The simulated scopes shown above all appear to have the fine V/div knobs set at some strange values, so the graticule markings are nearly useless to gauge the amplitudes of the signals visually. This results in, for example, a signal that "looks" like it is of greater amplitude than another one when it is really not, even though the _coarse_ V/div settings are the same... since the fine setting knobs are at different values.

If I could put "say thanks" there I would put more times hahah, your explanation on the scale of the mV helped a lot, the 100ohm resistor is just to limit the current through the LED, I put a 10k ohm resistor and change the scale and then I got the half bridge on the LED, now I can run some calculations and understand it better, but it helped a lot, thanks.
 

Offline Shelschocker

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Re: Lissajous, Osciloscope.
« Reply #13 on: September 29, 2016, 09:30:07 pm »
For the purposes of the stockroom checking returned components, what is needed is a circuit that uses the same components to make some simple signal that can be monitored on a scope, or even by blinking LEDs or making a DMM reading. The technician simply removes the matching component from the reference circuit and replaces it with the returned or suspect components. If the circuit behaves the same as before, the component is OK. If not... well, do the math. How many such circuits do you need? Depends on the coursework of course. If today's lab is a 555 astable oscillator, you breadboard it up and you can check every component in the circuit.

For example, to test a 555, you make an astable oscillator circuit using some caps and resistors and of course a working 555, and you monitor its output on the scope and input current on a DMM. Swap the 555s and see if the output waveform and current consumption are the same, within limits.

Yes, but it's quite a range of components, and actually it's not just the stockroom, is the lab for the students of the mechatronics engineering use to make their projects, as after the second/third year every semester have a class that it's a project, and then as we have a lack of oscilloscopes this circuit would also be helpfull to debugg some simpler circuits, and also have the advantage that we can make a certain quantity of them and let to the students use.
 

Offline Shelschocker

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Re: Lissajous, Osciloscope.
« Reply #14 on: September 29, 2016, 09:57:08 pm »
Quote
But what does any of this have to do with Lissajous patterns?
Because the scope is used in X-Y mode and not Y-T mode and maybe your perception or understanding of what a Lissajous pattern should look like is maybe based on Sci-Fi films.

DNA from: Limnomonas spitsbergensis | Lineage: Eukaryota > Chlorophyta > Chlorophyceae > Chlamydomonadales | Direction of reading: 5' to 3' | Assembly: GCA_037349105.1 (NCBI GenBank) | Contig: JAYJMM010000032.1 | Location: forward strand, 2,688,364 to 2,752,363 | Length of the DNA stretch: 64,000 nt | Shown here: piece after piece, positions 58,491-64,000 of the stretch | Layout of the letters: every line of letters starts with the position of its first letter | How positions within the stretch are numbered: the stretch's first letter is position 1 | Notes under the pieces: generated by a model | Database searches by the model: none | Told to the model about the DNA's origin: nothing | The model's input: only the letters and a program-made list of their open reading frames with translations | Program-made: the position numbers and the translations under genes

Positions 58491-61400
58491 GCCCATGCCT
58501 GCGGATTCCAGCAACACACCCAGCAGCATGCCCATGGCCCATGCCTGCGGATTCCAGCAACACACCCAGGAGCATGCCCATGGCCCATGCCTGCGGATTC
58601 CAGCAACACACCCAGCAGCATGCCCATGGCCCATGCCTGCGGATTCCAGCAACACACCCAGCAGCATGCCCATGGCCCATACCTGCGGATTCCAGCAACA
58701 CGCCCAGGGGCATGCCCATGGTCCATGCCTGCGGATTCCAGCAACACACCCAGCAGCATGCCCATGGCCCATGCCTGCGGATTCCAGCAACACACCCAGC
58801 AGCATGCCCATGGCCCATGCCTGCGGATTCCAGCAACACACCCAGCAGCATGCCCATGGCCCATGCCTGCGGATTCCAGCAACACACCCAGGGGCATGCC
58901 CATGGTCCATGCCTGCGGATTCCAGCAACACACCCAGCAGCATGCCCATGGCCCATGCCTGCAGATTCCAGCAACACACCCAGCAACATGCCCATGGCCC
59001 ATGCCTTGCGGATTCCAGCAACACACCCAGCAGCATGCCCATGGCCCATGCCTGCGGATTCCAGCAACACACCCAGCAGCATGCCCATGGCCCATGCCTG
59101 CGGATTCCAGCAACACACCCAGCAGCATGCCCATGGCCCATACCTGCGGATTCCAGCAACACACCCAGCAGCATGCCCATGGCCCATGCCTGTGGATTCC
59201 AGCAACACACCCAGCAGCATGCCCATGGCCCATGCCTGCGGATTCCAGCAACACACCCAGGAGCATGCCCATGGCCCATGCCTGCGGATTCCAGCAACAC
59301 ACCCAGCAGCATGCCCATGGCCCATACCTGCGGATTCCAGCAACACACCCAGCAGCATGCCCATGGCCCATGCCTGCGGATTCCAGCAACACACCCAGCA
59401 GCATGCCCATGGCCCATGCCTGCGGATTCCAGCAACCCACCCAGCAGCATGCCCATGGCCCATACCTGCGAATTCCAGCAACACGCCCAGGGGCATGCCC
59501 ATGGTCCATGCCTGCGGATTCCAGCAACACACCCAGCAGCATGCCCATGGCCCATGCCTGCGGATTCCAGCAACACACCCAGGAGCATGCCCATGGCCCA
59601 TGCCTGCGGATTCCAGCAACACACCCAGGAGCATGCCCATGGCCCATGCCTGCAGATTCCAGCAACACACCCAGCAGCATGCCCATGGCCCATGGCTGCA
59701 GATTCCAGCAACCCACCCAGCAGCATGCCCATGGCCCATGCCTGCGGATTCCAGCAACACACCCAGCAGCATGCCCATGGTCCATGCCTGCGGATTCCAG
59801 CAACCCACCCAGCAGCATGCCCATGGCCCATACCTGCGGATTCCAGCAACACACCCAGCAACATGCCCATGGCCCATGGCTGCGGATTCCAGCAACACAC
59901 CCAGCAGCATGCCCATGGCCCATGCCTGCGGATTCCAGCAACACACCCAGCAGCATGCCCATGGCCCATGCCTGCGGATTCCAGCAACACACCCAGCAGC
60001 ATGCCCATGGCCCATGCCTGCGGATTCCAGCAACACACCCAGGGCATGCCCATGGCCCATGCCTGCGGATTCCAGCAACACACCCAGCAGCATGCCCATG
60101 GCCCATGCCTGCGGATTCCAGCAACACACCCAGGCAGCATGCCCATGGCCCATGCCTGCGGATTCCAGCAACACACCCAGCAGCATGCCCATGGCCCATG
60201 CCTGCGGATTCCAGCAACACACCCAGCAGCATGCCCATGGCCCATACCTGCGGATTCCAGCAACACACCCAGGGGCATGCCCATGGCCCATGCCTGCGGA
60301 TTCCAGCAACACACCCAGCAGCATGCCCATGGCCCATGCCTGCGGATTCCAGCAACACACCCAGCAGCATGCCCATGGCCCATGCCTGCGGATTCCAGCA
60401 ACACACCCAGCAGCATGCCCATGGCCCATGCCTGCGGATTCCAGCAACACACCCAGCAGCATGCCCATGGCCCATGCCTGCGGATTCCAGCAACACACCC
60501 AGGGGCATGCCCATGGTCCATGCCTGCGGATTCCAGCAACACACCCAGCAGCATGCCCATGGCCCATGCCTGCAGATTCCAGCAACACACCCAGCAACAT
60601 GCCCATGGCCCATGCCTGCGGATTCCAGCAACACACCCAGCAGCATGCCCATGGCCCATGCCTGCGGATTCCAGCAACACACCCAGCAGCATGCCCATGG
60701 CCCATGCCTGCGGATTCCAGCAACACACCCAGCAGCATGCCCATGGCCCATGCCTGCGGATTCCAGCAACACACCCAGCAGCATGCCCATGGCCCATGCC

From a historical point of view Lissajous figures or curves were also used for frequency comparison before practical frequency counters could be built. Later on they appeared in many Sci-Fi Films with X and Y driven at different frequencies but harmonically related by an integer ratio A/B but with one generator slightly offset in frequency so you would get a "rotating" pattern usually displayed on a TEK scope. Spirograph used cycloid and trochoid and probably other curves to generate similar patterns.

Welcome to the Forum Shelshoker, good to see someone investigate analogue signature analysis, it is a very useful tool for fault finding. "Fundamentals of Signature Analysis" is a good read http://www.huntron.com/sales-support/pdf/ASA-paper-extract.pdf as well as the Wiki page on Lissajous patterns. If you use a linear test load like an R-C or R-L or just C or L then you will get an ellipse displayed and that is a perfectly valid Lissajous curve, see the Wiki page for an animation. Your design thinking is good because you can "drive" the component under test at any frequency up to the bandwith of you drive amplifier and so you are not restricted to 50Hz or 60Hz. 10kHz or 20kHz would be better for testing smaller L's or C's so you have built in some flexibility.

Post a circuit diagram or sketch that would make it easier to see your measurement problems.

I saw the the theory behind the Lissajous patterns, as my understand goes, what make this plot of signal assinature is the difference betwen phases angles in voltage and current sine waves, if there's no difference in the phase angle, you have a line, that's the resistor signature. But that's the limit of my theory behind it so far. I downloaded the material you recomended thanks.